Plume


Yesterday, Charter Communications*—the second-largest ISP in the United States—announced its adoption of the OpenSync software platform for Spectrum’s advanced in-home Wi-Fi. This raises a few questions, first of which is “what’s OpenSync?”

The short answer is “Plume,” which in turn means that Plume now has partnerships with the first- and second-largest ISPs in the United States, as well as the first- and second-largest in Canada—and also with the National Cable Television Collective (NCTC), a membership organization comprising several hundred independent US cable companies.

Earlier this month, we covered the announcement of a Plume partnership with J:COM, Japan’s largest ISP. In that coverage, we referenced tighter integration into ISPs’ existing infrastructure than better-known mesh alternatives such as Eero, Google (now Nest) Wi-Fi, or Orbi can provide. OpenSync is where that tighter integration comes from.

It’s all about the cloud

From its infancy, Plume has insisted that its cloud optimizer is the magic sauce that makes its little pods great. The cloud optimizer uses machine-learning techniques to analyze telemetry from customer-deployed pod and superpod networks. The optimizer determines which topologies and which uses of Wi-Fi channels are optimal to support each customer’s client devices in that customer’s specific environment.

The cloud optimizer can route around congestion from neighboring networks as well as minimize its own congestive problems. The cloud optimizer—and its massive ingestion of client telemetry—also gives Plume information about broad classes of device, identifiable by BSSID or MAC address, that have consistent problems of their own. This has enabled the company to create proprietary, device-specific rulesets for devices such as iPhones and iPads that tend to have particular problems with common Wi-Fi issues such as roaming or use of DFS spectrum.

Enlarge / Plume’s cloud optimizer makes predictions about near-future service needs based on telemetry taken from its Wi-Fi pods, and it changes the pods’ configuration accordingly.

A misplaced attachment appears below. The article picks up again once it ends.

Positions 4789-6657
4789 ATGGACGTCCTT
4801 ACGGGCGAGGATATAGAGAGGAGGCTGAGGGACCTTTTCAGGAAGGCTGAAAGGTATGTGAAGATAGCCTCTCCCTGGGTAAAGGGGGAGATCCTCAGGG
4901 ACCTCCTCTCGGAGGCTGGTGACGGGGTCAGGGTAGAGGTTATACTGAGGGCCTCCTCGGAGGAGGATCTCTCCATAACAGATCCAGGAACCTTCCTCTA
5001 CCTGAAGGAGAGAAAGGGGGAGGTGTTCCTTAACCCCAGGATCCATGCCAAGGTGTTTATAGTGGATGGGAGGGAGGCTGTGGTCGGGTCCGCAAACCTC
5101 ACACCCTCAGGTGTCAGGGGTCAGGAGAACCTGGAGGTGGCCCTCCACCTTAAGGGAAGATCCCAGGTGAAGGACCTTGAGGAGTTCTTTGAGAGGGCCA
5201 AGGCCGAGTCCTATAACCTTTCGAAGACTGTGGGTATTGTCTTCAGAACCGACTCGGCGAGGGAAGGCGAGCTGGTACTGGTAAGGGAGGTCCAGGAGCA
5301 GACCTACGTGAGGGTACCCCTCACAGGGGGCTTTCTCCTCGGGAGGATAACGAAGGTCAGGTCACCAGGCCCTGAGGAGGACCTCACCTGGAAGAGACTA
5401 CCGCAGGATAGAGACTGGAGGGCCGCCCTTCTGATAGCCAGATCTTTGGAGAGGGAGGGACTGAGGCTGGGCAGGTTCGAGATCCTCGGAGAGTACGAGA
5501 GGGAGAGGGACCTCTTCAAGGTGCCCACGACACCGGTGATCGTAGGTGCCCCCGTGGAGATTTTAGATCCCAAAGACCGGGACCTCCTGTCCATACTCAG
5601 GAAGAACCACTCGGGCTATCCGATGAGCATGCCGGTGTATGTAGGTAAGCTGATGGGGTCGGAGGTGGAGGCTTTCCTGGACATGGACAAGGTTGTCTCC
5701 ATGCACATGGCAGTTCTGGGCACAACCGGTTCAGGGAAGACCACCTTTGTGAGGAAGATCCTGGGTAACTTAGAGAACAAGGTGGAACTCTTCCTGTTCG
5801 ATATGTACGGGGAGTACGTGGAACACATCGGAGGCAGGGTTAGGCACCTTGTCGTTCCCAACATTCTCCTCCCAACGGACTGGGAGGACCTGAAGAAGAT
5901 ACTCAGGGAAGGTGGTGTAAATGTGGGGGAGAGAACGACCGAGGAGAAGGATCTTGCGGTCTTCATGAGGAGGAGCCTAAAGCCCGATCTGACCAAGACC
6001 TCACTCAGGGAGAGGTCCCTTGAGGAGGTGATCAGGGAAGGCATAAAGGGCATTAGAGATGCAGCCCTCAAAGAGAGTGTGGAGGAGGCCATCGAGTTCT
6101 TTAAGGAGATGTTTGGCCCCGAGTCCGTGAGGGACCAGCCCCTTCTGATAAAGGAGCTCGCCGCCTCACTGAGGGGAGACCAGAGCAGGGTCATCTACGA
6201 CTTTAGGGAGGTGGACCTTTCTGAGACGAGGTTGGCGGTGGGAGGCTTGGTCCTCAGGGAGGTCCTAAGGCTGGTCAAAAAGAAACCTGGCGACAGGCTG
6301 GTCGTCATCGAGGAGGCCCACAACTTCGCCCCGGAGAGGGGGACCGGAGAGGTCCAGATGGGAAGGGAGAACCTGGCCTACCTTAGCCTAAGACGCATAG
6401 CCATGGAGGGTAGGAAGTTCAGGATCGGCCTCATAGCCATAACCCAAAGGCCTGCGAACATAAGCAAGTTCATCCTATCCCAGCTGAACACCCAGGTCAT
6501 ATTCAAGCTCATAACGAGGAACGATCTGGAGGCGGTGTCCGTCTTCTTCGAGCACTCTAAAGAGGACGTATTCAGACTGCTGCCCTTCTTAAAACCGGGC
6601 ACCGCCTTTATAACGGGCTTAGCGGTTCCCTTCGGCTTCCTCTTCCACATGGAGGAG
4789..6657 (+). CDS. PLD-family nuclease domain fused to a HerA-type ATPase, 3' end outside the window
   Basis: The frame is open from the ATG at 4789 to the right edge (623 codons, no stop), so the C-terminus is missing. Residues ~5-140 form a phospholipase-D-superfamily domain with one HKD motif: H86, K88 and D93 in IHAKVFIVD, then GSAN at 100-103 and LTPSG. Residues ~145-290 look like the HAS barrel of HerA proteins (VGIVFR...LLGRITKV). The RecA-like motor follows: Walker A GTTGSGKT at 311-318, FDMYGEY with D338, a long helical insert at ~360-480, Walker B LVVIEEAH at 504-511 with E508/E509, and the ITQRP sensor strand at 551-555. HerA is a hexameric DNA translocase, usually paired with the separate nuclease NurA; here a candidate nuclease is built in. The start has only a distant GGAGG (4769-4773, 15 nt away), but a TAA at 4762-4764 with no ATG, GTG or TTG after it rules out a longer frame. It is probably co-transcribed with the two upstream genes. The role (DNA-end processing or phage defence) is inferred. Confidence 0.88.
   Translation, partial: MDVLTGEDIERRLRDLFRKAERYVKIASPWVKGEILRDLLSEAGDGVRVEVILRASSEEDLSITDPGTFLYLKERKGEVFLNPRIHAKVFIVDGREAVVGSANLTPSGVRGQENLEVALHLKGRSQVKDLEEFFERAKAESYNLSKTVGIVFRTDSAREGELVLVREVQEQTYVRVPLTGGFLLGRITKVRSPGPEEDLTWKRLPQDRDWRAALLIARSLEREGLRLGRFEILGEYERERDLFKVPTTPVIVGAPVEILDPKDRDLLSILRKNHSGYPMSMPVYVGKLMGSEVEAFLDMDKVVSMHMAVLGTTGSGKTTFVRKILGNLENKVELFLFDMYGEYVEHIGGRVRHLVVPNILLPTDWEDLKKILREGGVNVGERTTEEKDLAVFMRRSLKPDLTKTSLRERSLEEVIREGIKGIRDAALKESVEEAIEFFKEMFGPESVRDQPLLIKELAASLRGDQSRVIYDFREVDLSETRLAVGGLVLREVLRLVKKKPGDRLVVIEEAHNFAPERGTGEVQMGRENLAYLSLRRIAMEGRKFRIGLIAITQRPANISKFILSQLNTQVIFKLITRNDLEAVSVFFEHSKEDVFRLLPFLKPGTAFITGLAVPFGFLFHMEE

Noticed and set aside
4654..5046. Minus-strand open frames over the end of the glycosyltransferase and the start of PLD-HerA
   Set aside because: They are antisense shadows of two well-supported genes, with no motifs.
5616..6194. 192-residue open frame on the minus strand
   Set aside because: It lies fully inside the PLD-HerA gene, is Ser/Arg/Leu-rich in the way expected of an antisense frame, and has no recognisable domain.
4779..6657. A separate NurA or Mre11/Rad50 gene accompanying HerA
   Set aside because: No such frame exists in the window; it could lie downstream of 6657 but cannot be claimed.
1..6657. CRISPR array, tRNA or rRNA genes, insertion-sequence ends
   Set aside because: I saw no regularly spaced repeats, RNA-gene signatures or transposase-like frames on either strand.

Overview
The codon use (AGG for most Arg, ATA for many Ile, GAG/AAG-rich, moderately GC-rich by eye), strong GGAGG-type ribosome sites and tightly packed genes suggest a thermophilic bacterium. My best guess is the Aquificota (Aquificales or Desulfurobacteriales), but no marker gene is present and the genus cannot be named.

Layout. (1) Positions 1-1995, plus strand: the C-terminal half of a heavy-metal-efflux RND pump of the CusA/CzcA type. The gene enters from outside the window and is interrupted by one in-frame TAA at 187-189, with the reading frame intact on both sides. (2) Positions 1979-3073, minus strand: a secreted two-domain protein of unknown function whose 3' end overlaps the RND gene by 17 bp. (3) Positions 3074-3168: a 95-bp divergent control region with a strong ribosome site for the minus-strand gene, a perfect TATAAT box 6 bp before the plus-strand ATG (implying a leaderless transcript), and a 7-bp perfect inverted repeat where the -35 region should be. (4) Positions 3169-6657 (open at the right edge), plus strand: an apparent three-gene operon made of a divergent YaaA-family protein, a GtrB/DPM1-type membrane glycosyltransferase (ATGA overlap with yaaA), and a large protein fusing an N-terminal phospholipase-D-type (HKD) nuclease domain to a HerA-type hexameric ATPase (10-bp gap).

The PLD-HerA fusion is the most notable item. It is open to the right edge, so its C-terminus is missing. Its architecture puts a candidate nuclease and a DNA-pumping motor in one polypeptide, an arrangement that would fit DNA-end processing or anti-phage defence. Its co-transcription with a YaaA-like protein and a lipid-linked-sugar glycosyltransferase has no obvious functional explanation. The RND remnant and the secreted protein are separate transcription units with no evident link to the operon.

Plume

This does help make your Wi-Fi better, but from an ISP’s perspective, that’s just a bonus. The real value proposition for ISPs is better support, with faster and cheaper ISP development pipelines. Plume’s virtual NOC makes it easy for a support technician to see just what’s going on in a customer’s network and, therefore, make helpful and accurate assessments about problems. If a customer calls in to complain that their Apple TV, Fire Stick, or Roku keeps buffering, a technician can see at a glance whether the problem is low signal strength or congestion, and they can offer advice accordingly.

Connecting all the things

Fitting existing cable modems and routers into this kind of enhanced support infrastructure is a big challenge for an ISP. It’s one thing to offer pods (or Eero routers and beacons) to customers, but it’s another thing entirely to blend that infrastructure in seamlessly with the existing Wi-Fi capabilities of the hundreds of thousands—or millions—of existing cable or DSL modem/router gateways the company has already deployed.

ISPs don’t want to have to support two different infrastructures—a “basic” one for “just the modem” customers and an “advanced” one for customers who paid a little extra for mesh. ISPs also don’t want to leave money on the table by disabling perfectly capable Wi-Fi APs built into their gateway devices and plugging in a separate “router” device where the modem/gateway already is. That’s where OpenSync comes in.

Plume has always envisioned its cloud infrastructure being largely hardware-independent and able to use non-Plume hardware as additional access points in a Plume network. In its earlier days of building ISP partnerships, the company offered to do the software integration—building its front end into the firmware on ISPs’ modems and gateway devices—directly. This created a significant pain point, as there were intellectual property concerns involved on both sides.